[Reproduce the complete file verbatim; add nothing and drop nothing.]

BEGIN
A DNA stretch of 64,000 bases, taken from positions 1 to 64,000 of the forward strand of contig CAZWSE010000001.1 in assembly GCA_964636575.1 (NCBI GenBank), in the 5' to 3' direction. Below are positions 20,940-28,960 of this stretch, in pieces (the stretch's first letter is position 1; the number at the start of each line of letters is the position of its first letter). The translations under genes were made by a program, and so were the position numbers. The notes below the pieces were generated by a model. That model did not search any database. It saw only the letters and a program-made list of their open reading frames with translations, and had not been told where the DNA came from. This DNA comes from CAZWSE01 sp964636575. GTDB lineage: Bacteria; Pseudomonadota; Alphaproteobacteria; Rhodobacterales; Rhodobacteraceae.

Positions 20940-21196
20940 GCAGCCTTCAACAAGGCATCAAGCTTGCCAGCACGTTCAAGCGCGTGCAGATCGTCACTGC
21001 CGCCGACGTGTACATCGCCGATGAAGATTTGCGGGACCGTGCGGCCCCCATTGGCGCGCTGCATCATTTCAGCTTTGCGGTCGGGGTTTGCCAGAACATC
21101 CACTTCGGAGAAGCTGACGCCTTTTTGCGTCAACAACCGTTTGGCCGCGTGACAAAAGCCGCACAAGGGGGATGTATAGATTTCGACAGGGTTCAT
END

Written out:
A DNA stretch of 64,000 bases, taken from positions 1 to 64,000 of the forward strand of contig CAZWSE010000001.1 in assembly GCA_964636575.1 (NCBI GenBank), in the 5' to 3' direction. Below are positions 20,940-28,960 of this stretch, in pieces (the stretch's first letter is position 1; the number at the start of each line of letters is the position of its first letter). The translations under genes were made by a program, and so were the position numbers. The notes below the pieces were generated by a model. That model did not search any database. It saw only the letters and a program-made list of their open reading frames with translations, and had not been told where the DNA came from. This DNA comes from CAZWSE01 sp964636575. GTDB lineage: Bacteria; Pseudomonadota; Alphaproteobacteria; Rhodobacterales; Rhodobacteraceae.

Positions 20940-21196
20940 GCAGCCTTCAACAAGGCATCAAGCTTGCCAGCACGTTCAAGCGCGTGCAGATCGTCACTGC
21001 CGCCGACGTGTACATCGCCGATGAAGATTTGCGGGACCGTGCGGCCCCCATTGGCGCGCTGCATCATTTCAGCTTTGCGGTCGGGGTTTGCCAGAACATC
21101 CACTTCGGAGAAGCTGACGCCTTTTTGCGTCAACAACCGTTTGGCCGCGTGACAAAAGCCGCACAAGGGGGATGTATAGATTTCGACAGGGTTCAT